Tips shrink as inflation rises and COVID ends

FOX Business Flash top headlines for March 23

Here are your FOX Business Flash top headlines for March 23.

It's hard to work for tips.

During the pandemic, many Americans began tipping service industry workers more. This was likely due to people wanting to help others out during a difficult time, especially those who had to work as food delivery drivers.

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While Americans became more generous during COVID, inflation and other factors may be reducing the amount that they tip. (iStock)

Based on a recent report, however, the amount that workers are receiving from tips appears to be declining.

A variety of factors are causing this trend, the Wall Street Journal reports. During the pandemic, Americans began tipping as much as 30% for deliveries and other services. Recent data collected by Block Inc.'s payments unit shows a decrease in the amount of transactions that receive a tip for online or phone purchases.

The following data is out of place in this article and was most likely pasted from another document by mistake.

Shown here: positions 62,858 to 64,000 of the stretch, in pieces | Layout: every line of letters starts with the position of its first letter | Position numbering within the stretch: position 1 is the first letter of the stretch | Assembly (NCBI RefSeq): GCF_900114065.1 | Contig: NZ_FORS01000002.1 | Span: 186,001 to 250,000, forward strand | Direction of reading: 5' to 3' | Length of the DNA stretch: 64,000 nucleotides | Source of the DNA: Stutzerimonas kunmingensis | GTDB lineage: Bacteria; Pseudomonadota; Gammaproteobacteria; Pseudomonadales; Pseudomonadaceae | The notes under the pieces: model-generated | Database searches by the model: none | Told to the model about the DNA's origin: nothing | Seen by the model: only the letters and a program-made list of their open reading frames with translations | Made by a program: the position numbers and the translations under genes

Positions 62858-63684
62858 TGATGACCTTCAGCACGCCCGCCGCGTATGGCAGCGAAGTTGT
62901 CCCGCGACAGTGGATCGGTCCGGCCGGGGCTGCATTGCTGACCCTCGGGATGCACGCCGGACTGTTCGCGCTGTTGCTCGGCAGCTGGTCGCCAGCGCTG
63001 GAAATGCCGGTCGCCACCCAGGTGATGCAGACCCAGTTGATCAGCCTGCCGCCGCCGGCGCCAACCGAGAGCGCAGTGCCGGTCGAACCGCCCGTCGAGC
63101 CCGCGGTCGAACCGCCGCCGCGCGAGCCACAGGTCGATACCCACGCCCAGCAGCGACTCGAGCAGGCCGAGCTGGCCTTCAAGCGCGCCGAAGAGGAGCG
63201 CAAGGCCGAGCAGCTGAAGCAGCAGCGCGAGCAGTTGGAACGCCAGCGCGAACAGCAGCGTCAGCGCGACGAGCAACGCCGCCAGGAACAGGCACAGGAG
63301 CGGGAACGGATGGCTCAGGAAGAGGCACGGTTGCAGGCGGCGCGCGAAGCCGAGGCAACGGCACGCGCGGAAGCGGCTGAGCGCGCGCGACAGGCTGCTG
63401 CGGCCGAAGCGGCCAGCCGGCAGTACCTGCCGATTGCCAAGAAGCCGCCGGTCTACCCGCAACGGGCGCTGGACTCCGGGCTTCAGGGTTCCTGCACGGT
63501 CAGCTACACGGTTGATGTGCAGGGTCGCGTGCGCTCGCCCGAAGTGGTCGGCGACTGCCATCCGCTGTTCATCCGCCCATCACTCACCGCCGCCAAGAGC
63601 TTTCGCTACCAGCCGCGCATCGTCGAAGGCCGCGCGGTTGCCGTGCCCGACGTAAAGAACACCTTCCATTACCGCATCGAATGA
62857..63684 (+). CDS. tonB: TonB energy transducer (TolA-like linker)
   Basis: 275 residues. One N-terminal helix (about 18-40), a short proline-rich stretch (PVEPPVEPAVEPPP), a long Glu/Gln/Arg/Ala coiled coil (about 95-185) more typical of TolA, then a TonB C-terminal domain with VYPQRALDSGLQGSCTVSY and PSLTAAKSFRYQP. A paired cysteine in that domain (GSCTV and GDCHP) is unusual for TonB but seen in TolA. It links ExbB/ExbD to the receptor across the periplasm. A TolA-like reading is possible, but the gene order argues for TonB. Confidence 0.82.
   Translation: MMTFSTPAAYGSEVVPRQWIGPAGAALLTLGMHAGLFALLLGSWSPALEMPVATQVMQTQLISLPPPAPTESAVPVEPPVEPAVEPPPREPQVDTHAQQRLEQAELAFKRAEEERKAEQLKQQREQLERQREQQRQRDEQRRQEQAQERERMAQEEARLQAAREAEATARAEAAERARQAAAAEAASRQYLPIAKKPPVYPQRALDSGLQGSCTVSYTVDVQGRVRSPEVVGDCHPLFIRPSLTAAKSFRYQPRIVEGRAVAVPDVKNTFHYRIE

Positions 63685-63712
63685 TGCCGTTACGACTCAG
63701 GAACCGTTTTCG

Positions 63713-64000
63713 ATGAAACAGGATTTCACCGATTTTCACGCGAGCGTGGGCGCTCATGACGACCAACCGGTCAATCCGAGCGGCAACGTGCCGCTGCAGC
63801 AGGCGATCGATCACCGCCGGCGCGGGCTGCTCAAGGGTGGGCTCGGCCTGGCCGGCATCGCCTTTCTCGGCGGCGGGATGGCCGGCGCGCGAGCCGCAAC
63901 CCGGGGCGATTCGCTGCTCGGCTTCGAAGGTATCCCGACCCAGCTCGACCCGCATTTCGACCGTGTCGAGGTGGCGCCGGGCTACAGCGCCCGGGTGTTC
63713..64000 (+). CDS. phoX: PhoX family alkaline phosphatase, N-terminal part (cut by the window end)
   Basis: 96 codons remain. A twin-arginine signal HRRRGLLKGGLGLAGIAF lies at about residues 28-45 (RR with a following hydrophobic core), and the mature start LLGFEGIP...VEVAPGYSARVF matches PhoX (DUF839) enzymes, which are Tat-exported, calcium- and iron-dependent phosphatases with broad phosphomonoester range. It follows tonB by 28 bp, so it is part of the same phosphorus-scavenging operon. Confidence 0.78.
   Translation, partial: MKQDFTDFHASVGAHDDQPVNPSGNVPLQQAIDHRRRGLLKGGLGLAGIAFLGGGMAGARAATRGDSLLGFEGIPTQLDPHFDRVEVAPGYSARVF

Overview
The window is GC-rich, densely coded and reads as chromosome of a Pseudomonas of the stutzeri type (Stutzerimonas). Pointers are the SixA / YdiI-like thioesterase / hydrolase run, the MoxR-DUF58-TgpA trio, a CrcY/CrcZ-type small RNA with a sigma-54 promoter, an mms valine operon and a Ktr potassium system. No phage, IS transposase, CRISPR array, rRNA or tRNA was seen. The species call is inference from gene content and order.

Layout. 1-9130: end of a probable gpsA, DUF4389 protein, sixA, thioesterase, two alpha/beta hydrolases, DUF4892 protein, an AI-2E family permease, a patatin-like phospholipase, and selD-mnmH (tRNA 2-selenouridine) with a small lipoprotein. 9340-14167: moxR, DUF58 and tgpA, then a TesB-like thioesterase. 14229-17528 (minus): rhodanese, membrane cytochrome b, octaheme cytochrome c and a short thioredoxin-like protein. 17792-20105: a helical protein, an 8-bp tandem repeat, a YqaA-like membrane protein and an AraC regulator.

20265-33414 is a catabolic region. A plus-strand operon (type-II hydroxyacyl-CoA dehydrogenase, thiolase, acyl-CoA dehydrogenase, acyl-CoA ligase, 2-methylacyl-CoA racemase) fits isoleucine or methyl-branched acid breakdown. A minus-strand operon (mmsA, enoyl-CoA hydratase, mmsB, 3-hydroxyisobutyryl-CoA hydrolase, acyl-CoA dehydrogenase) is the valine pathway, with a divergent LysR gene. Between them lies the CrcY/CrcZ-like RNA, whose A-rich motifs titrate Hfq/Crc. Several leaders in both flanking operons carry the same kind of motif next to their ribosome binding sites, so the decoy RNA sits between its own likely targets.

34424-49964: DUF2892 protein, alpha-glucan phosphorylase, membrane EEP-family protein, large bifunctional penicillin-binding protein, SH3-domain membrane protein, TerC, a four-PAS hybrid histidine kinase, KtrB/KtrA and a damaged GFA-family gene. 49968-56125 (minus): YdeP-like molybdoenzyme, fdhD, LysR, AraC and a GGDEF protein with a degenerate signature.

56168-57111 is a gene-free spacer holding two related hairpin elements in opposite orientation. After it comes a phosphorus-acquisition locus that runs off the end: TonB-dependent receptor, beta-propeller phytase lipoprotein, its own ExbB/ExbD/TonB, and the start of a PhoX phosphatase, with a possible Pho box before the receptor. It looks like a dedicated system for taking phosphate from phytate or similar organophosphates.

These sorts of purchases would include restaurant delivery services.

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Dine-in restaurant workers are still receiving higher than average tips. (iStock)

One reason tips may be decreasing is due to more businesses using online apps to make appointments and accept payments. When customers pay with cash, they tend to tip more. Many online payment services calculate tips based on percentages, which might be lower than the amount most people would generally think to tip for a service.

One barber who spoke with The Wall Street Journal explained that a customer who usually tipped heavily for haircuts recently made their first payment through the business' new app. The tip was only a third of what they would normally give.

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The rise of electronic payments may also be decreasing tip amounts. (iStock)

Another cause for lowered tips could be the rise in prices. Even an increase of 50 cents can cause customers to leave smaller tips.

Full service dining, however, is still seeing strong tipping habits. Customers paying for in-person dining services have started tipping more than 20% on average. Meanwhile, remote transactions at restaurants receive 16%.

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